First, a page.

But everything is going wrong at once. Another 600,000 Chinese-made toys have just been withdrawn by U.S. authorities for lead paint and other safety reasons. China’s export miracle faces both wage inflation and new competition from India. Chinese exports may also be heading for trouble with its biggest single market, the European Union, after the EU Chamber of Commerce in China this month issued a bitterly critical report on discrimination against them by Chinese regulators.
Taiwan is thumbing its nose, preparing to display its military might (including cruise missiles that can hit Chinese targets) with its first military parade in 16 years to celebrate next week’s national day. There are threats of military action if Taiwan acts on the suggestion by President Chen Shui-bian that Taipei should apply to join the United Nations under the name of Taiwan, a direct challenge to Beijing’s insistence on "one China.” Western military observers note with alarm China’s new chief of the general staff has just been promoted from his last job as general commanding the region facing Taiwan.
China’s investors are blithely ignoring official warnings to curtail the floods of savings going into the Shanghai stock market, and an ominous bubble is building, along with inflation spurred on to 8 percent by the surge in pork and other food prices.
And now a campaign is under way by human-rights groups and Western politicians to organize a boycott of next year’s Olympic Games in Beijing, in protest of China’s support for deeply unsavory regimes in Sudan and Myanmar. The Internet reports and grim images of the brutal clampdown of Myanmar’s Buddhist monks may have been stopped, but the horror lingers on. China is paying an increasingly high price for its client states.
Most troubling of all for Hu, however, are the signs of serious dissension at the top of Chinese politics. The 17th Party Congress takes place in Beijing Oct. 15-19, and former leader Jiang Zemin appears to be opposing Hu's choice for the next generation of leaders to be anointed and prepared for the eventual succession.
This comes as a surprise, since Jiang was supposed to be sidelined since he gave up the chairmanship of the military committee, and since the purge of the party leadership in his old base of Shanghai. But Chinese commentators and China-watchers agree a tense struggle for power is under way, and that Hu may not be able to impose his own choice to replace him when he stands down in 2012. Such a sign of weakness would undermine his authority and start to make him look like a lame duck.
Hu is backing Li Keqiang, 52, the top party official in Liaoning province. Jiang is backing the new party leader in Shanghai, Xi Jinping, 54, the son of another top party official and thus known in China as a "princeling." These princelings, sons of the powerful who have taken advantage of their status to achieve high rank and wealth and key positions in the booming economy, tend to stick together. And people from Shanghai, as the place that produces so much of China’s new wealth, tend to stick together against the political power center of Beijing.
Usually, Hu's choice of Li would be decisive, and Li could expect to become head of the party secretariat, the key springboard to power. But rumor is rife that Li will have to settle for the vice-premier position, which would almost certainly lead him to becoming prime minister in 2012. So Xi from Shanghai is now thought more likely to get the key party job, which will give him the inside track on the succession.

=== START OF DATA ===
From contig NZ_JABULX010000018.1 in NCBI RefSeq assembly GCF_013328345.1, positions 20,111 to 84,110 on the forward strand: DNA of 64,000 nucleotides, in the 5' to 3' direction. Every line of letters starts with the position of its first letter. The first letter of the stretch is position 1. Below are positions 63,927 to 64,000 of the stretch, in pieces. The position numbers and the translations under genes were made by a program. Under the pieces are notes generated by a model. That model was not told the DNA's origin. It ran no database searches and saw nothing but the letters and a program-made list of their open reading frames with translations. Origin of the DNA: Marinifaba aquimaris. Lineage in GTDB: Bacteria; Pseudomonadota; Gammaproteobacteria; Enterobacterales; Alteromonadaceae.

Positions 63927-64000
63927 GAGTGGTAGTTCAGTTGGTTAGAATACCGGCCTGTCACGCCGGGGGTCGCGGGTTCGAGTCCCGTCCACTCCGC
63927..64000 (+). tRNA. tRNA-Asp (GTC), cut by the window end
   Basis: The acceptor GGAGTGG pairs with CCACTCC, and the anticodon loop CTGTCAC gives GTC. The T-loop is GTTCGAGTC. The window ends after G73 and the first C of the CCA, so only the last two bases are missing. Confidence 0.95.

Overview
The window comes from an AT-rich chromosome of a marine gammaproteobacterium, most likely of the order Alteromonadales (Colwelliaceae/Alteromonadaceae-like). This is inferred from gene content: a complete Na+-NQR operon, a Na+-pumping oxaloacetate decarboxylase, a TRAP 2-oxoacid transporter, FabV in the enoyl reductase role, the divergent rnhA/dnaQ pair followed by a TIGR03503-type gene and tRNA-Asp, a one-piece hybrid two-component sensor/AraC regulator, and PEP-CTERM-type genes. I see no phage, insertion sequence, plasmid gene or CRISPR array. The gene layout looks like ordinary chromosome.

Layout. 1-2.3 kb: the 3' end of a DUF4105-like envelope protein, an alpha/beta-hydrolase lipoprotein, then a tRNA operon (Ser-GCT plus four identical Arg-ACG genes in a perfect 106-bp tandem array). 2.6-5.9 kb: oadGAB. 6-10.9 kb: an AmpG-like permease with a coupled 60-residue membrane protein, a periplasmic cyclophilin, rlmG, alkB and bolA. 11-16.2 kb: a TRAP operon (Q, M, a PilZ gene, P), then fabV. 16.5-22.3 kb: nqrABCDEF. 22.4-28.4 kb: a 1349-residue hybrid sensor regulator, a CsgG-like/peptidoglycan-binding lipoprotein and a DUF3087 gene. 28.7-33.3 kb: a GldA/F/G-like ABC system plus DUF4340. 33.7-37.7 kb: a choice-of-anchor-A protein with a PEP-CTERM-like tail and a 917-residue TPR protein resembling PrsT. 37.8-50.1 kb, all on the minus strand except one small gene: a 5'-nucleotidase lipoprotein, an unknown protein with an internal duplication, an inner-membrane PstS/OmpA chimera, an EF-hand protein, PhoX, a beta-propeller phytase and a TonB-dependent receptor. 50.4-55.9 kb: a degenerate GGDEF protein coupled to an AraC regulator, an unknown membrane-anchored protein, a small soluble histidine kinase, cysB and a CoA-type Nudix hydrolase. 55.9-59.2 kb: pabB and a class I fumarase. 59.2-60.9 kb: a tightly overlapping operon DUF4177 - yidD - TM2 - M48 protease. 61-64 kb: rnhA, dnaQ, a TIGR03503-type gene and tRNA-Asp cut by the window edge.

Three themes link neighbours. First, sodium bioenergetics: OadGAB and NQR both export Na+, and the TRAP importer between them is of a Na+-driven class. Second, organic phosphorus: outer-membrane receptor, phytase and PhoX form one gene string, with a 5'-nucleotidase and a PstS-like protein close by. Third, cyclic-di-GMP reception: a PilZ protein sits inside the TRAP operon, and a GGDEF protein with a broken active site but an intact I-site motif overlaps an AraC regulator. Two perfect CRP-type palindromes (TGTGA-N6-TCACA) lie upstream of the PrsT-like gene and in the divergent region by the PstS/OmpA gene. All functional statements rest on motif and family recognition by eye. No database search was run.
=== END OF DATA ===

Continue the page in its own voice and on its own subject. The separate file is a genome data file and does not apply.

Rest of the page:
There are three interesting features of this power struggle for Western observers. The first is that this clash is about personalities, not policies. Broadly speaking, there seems to be consensus behind Hu's policy of “the harmonious society” that uses China’s new wealth to improve health and social services and flatten some of the disparities in income and conditions between rural and urban societies.
There is also consensus that China’s environmental problems need dramatic action -- witness the support for Hu's call last week for more than $250 billion in investment to protect the battered environment. (To put this in perspective, the Center for Strategic & International Studies in Washington last week issued a report that suggested up to 37 percent of China’s remaining arable land was at dire risk from climate change.)
The second interesting feature is the difference between Beijing and Shanghai is more than a simple matter of geography, of Beijing being an inland northern city and Shanghai being a great port and open to the sea. Shanghai is about wealth and laxity, and Beijing is about power and discipline. Shanghai lives by trade and is inherently more open to the outside world, whereas the presence of the Forbidden City is carved into the history and the civic DNA of Beijing. For non-Chinese, the difference is about more than psychology.
The third and most intriguing feature is that the nature of power in Beijing is pluralist rather than dictatorial, and there is speculation among Chinese insiders that there will be so little to choose between Li and Xi in 2012, and since neither one will be strong enough to build a dominant position before then, there may have to be some form of party election. There is no other legitimate way of selecting the next leader. "This will be the start of the democratization of the Chinese Communist Party,” reads the conclusion of one commentary now circulating among China-watchers.
It is ascribed (but this is not confirmed) to Li Datong, former editor of Bingdian (Freezing Point), a weekly supplement of the China Youth Daily. (Hu's own power base, by the way, was the Youth section of the Party.) If that judgment is right, and China manages to navigate the various crises that loom ahead, this could be the beginning of a great and hopeful political drama.
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